By Sam Allard
Published April 4, 2023

Illustration: Natalie Peeples/Axios

We’re entering the heart of spring migration season, when millions of birds travel north for feeding and breeding.

Driving the news: Cleveland is an important pit stop, as species recharge and refuel before the aerial trek across Lake Erie.

  • That makes Northeast Ohio both a mecca for birdwatching and a disaster area for bird collisions, according to the Ohio Bird Conservation Initiative.

Why it matters: Roughly half a billion birds die each year crashing into buildings in North America.

  • Birds are especially vulnerable in Cleveland, where “glass curtain” facades on downtown buildings and shiny new construction on university and medical campuses wreak havoc at night, when most birds migrate.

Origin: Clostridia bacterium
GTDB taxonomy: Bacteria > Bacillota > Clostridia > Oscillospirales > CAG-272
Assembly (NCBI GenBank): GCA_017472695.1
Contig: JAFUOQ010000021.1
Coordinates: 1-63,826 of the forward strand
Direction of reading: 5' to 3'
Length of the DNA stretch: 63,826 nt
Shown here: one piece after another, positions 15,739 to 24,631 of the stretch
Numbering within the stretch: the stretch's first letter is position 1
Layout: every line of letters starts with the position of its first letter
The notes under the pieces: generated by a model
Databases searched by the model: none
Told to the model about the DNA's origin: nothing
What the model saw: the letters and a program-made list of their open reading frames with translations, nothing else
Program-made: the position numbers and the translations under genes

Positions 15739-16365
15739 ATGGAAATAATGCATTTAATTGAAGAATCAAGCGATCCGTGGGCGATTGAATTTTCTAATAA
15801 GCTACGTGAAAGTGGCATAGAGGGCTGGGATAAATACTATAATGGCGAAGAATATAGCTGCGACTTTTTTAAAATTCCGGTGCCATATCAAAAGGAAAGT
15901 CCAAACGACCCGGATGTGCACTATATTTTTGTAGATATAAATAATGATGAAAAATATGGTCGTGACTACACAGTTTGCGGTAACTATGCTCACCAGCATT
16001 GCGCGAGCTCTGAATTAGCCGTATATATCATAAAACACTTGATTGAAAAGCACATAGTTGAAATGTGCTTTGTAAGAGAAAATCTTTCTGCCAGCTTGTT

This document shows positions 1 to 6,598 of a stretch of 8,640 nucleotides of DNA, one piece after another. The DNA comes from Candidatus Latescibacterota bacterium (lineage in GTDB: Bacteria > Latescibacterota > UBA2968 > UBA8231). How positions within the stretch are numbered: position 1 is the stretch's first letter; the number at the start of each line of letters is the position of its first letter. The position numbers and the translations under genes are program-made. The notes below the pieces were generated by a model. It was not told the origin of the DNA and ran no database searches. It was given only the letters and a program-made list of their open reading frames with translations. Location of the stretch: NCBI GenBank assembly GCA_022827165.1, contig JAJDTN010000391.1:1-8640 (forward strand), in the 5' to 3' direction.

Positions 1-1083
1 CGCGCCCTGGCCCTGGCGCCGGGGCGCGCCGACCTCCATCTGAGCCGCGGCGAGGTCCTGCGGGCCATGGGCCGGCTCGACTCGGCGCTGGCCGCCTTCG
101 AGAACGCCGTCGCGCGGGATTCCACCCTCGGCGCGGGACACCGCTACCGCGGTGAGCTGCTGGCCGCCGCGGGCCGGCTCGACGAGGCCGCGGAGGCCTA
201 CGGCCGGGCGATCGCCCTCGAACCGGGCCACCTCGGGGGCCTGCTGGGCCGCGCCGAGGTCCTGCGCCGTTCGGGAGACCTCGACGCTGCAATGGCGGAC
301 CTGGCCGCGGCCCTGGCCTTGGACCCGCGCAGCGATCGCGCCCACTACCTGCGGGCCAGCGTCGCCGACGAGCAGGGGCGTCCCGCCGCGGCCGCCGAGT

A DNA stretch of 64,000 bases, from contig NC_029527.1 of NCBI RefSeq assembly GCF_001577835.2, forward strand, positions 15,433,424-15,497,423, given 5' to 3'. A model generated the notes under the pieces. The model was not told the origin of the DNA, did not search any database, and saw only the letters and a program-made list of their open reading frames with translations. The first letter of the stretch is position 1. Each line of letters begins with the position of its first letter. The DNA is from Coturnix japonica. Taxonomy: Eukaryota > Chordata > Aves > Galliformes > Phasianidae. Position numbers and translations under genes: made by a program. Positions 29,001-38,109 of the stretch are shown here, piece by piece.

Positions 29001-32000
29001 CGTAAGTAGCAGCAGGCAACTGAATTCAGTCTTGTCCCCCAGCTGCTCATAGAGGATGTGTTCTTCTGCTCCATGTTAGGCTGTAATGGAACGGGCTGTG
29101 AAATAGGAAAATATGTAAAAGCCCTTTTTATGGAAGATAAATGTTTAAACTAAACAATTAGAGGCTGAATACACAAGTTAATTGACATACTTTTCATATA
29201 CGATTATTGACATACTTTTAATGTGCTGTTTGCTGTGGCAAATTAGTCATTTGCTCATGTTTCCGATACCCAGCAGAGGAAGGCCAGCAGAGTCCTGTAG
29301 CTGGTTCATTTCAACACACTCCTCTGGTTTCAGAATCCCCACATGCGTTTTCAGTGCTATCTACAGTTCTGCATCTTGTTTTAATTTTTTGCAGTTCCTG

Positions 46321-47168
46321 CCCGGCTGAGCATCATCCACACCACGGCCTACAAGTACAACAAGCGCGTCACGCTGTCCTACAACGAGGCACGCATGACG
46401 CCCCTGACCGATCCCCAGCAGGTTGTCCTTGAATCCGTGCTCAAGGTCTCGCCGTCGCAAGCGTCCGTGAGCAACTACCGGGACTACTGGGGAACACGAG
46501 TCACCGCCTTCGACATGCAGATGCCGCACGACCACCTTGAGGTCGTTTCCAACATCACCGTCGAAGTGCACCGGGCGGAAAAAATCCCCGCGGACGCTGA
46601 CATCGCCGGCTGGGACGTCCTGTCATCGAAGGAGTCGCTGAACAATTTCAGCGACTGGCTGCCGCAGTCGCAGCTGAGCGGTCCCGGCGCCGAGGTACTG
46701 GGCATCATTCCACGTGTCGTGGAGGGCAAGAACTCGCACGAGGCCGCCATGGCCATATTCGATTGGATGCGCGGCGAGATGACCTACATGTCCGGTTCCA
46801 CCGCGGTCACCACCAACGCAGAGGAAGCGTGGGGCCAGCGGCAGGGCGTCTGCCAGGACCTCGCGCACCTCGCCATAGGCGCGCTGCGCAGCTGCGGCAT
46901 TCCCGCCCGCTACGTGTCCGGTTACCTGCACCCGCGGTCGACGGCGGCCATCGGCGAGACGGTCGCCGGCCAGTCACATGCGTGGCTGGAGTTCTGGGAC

By the numbers: Volunteers with the statewide Ohio Lights Out network walk routes each morning to look for dead and injured birds during the migration season, from late February to mid-June.

  • In Columbus, volunteers typically collect about 500 birds per year. In Cleveland, it’s closer to 5,000.

What they’re saying: “Cleveland is a very bright city,” Matthew Shumar, program coordinator for the Ohio Bird Conservation Initiative, tells Axios.

  • “And its buildings are often adjacent to greenspace. The conditions are just right to cause a higher number of collisions.”

Between the lines: Rocket Mortgage FieldHouse, which reopened with its glass facade in 2019, is one of the city’s highest-incidence locations.

  • Shumar says the Bird Conservation Initiative is working with the facility management team on mitigation strategies.
  • “They’ve been great partners,” Shumar says. “Glass treatments can be very expensive, so they’re experimenting with some interior lighting to break up the reflective glass.”

What’s next: Ohio Lights Out is recruiting volunteers, Shumar says. To cover the four downtown Cleveland routes, they’d ideally have 16 volunteers daily, but usually have only four to 10 people.

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Cleveland is a bird collision hot spot